Capturing Nostalgia

August 2014
Written By: 
Sara Sobota
Steve Jameson’s art renders the spirit of old Myrtle Beach

Many Grand Strand residents and visitors have passed The Sign Man on U.S. 17 in North Myrtle Beach, a business established in 1983 specializing in personalized, sand-blasted signs for beach homes. Yet most are unaware that the Sign Man himself also devotes his time, his talent and his heart to a very different kind of art work. Steve Jameson’s representations of iconic Myrtle Beach landscapes provide a lasting impression of the Grand Strand’s cultural history and evolution.

“This is where I’ve lived for 31 years,” explains Jameson. “I’ve really come to love the Grand Strand and the South Carolina coast. And part of loving it, as an artist—I just really want to paint it.”

And so he does. Jameson has painted scores of old, original beach homes up and down the Strand, mostly in Pawleys Island and Myrtle Beach. He spends hours surveying each structure, analyzing its composition, color, light and space to create an authentic watercolor depiction conveying a specific time and place. Most of the houses he’s painted have since been torn down. “It’s really sad,” Jameson notes. “People don’t appreciate what they’ve got. I love old Myrtle Beach.” However, he explains, through his artwork, the structures endure—a timeless tribute to the Grand Strand’s earliest days.  

Jameson was also around during the final hurrah of the Myrtle Beach Pavilion, before it closed in 2007. As the “heart of Myrtle Beach,” the Pavilion, Jameson knew, held meaningful memories for thousands of area residents. He was there to document and immortalize that moment.  

“I wanted to go catch the memories, so I took a lot of photographs,” he says. “It was a magical hour because there was a sunset—really nice, strong sunset color—but the carnival lights had simultaneously been turned on, so it wasn’t dark night yet. You weren’t just with the carnival lights and you weren’t just with the sunset—you had them both. So it was really magical.” The acrylic paintings that resulted from those photographs render a scene both nostalgic and playful, artistically capturing the mood on that last night of original Myrtle Beach fun.

While the Grand Strand is one of Jameson’s favorite subjects, capturing it is far from his sole artistic endeavor. Jameson is a prolific artist who’s nabbed the top prizes in the Waccamaw Arts Guild annual show and other juried exhibitions around the country. He’s a member of the esteemed National Watercolor Society and has won awards at multiple association events, in addition to illustrating four children’s books and cover art for three music CDs. He paints beach homes in Key West in addition to Grand Strand locations, and his media range from oil on canvas to watercolor to acrylic to palette knife. His work is on display at galleries in Charleston, Wilmington, Calabash and Key West.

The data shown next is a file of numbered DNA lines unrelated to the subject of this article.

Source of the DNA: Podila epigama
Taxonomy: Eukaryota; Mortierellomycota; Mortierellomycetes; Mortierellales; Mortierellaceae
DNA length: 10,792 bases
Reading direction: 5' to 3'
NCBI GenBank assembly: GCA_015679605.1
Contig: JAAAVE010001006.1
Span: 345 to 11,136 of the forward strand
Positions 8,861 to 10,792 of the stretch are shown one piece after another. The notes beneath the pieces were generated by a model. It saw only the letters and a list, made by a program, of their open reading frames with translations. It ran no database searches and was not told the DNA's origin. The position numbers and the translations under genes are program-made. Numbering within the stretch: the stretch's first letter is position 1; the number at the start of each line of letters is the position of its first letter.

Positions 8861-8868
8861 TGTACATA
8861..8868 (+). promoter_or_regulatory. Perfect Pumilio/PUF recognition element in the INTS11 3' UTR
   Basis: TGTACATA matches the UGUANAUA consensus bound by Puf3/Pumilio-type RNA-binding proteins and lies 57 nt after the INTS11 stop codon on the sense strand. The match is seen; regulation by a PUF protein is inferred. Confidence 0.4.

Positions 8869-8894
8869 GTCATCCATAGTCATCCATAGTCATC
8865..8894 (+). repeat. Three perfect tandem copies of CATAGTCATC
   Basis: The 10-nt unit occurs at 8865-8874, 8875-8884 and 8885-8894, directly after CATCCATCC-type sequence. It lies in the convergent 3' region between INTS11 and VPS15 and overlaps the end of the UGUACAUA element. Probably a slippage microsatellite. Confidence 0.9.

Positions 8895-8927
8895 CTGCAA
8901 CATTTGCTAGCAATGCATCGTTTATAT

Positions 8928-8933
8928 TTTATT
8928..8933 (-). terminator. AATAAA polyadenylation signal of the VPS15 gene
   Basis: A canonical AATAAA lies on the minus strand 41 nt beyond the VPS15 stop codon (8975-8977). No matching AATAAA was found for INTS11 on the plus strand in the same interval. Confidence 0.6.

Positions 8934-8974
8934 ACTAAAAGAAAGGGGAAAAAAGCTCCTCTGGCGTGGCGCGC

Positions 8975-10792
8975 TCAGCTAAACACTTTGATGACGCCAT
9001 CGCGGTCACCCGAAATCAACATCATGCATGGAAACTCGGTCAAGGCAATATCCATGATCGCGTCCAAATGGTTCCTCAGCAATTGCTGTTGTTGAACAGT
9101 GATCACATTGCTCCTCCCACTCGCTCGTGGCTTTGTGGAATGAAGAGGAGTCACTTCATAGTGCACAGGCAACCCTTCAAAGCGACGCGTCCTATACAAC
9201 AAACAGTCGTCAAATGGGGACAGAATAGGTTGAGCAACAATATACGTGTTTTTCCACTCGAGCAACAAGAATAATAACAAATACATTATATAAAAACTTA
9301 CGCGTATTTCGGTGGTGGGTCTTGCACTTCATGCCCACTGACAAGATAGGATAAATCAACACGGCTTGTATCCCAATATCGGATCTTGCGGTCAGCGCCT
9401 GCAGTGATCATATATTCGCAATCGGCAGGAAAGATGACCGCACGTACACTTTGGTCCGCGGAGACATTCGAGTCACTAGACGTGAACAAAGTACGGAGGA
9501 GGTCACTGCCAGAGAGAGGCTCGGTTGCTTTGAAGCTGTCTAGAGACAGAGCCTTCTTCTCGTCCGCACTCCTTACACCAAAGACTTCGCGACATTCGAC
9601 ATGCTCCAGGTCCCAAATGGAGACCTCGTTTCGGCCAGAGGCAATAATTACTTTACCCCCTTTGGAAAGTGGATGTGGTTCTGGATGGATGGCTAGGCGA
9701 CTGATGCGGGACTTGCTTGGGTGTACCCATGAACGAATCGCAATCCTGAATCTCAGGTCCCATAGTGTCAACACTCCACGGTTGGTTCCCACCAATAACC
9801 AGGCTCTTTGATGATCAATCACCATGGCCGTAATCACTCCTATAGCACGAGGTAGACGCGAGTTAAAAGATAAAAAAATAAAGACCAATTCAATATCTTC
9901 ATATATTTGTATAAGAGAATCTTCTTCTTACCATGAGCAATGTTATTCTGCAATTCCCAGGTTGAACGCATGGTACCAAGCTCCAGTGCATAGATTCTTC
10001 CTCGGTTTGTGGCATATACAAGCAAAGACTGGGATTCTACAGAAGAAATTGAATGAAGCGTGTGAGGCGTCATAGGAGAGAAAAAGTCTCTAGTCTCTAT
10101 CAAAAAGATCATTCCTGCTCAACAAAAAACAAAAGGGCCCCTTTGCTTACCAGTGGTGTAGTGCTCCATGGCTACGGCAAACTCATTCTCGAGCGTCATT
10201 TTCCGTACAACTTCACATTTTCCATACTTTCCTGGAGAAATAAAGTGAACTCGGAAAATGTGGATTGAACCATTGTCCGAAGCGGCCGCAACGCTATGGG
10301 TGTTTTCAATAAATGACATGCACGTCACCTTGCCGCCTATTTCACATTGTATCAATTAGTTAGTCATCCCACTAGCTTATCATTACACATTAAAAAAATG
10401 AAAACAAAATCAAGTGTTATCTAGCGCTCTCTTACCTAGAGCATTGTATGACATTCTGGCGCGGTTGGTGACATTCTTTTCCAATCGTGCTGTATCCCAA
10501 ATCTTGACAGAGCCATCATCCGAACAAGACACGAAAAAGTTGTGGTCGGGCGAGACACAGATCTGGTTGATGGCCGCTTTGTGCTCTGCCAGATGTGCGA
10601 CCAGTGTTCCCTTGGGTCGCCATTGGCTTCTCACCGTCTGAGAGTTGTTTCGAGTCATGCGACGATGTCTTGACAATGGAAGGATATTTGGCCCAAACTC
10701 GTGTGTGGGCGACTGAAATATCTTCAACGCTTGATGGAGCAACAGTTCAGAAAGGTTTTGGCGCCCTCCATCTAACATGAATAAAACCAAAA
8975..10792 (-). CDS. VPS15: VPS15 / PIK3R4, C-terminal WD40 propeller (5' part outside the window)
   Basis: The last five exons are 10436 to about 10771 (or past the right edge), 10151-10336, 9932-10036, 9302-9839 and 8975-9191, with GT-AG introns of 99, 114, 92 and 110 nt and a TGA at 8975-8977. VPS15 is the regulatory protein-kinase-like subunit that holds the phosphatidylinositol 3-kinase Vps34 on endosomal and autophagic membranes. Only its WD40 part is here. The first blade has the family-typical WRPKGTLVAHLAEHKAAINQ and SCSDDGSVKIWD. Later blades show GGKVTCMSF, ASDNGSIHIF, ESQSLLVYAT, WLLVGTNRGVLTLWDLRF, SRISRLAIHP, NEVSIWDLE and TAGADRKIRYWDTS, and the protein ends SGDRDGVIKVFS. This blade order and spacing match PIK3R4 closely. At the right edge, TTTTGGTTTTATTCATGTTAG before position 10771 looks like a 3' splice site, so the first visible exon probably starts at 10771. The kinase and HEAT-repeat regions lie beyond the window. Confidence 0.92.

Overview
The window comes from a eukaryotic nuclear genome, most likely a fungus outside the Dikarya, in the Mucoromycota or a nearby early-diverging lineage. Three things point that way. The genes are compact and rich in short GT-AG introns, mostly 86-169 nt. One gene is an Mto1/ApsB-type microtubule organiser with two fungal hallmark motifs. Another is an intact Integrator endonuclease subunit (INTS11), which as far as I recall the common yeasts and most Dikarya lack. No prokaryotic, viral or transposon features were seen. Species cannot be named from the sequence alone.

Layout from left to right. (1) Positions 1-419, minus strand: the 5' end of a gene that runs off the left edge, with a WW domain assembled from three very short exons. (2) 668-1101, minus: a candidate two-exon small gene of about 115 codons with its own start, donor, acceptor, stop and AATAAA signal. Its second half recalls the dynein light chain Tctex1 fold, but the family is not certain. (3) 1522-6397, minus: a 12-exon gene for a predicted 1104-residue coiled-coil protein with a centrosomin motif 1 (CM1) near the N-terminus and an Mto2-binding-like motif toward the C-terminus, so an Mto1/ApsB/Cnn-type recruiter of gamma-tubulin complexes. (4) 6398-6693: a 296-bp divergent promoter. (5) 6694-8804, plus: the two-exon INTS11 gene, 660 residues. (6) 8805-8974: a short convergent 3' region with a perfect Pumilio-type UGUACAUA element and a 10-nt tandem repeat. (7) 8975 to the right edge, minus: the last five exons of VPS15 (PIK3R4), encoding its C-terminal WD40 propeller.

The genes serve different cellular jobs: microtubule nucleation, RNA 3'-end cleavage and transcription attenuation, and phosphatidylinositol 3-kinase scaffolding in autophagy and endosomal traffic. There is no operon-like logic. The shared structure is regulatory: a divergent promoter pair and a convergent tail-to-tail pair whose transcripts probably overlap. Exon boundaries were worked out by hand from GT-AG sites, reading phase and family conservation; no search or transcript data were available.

Michael Golonka, owner of the Racine Gallery in Wilmington, appreciates Jameson’s technique and talent in palette knife media. “Steve gives all of his work a fresh, tropical vibe while looking like it was just finished a few minutes ago,” Golonka says. “Most people don’t realize it takes about 6 months plus to dry because of the heavy oil paint. His works take us all away, maybe even just for but a second, to that special place. The way he uses a brilliant color palette, carefully incorporating it into his subject matter, is very striking.”

 Inside The Sign Man, which doubles as Jameson’s studio, visitors immediately feel the artistic sensibility that permeates the environment.  Jameson’s canvases hang on and are piled along the walls, a bird cage rests on a wide desk, and a dog (one of the artist’s two life companions since two others passed away last year) sleeps underneath. Muted lighting and New Age music complete the scene. As Jameson discusses his work, he considers his own temperament in exploring the reason he paints beach houses.

“I think they express something about my spirit,” he says. “I’m a real loner—a lone wolf kind of person. I have lots of friends, but I spend much of my time alone. I think a lone beach house is almost like a spiritual aspirant that’s gone to the edge of the earth, as far as you can get, away from society and as close as you can get to the ocean, which would seem to symbolize spirituality. And I’m just there alone, enjoying the community of the ocean and being quiet. I think that’s why I keep painting beach houses. Because that’s sort of an illustration of who I am internally.”

 Jameson’s allonym is also rooted in the characteristics of spirituality and introspection. He paints under the name “Cedar,” partially in reverence to the tree and partially as a symbolic representation of himself. “My dad used to carve things out of cedar, and I used to love the smell. When I first started painting, I didn’t feel comfortable using my name, Steve Jameson. It just didn’t seem like an artist name; it seemed like a businessman or something. The name Cedar also has to do with being private, introverted; I’d rather have an art name out there on my artwork instead of me.”

Whether it’s Cedar or the Sign Man or Steve Jameson, this artist’s work provides a beautiful and lasting link to the days of old Myrtle Beach.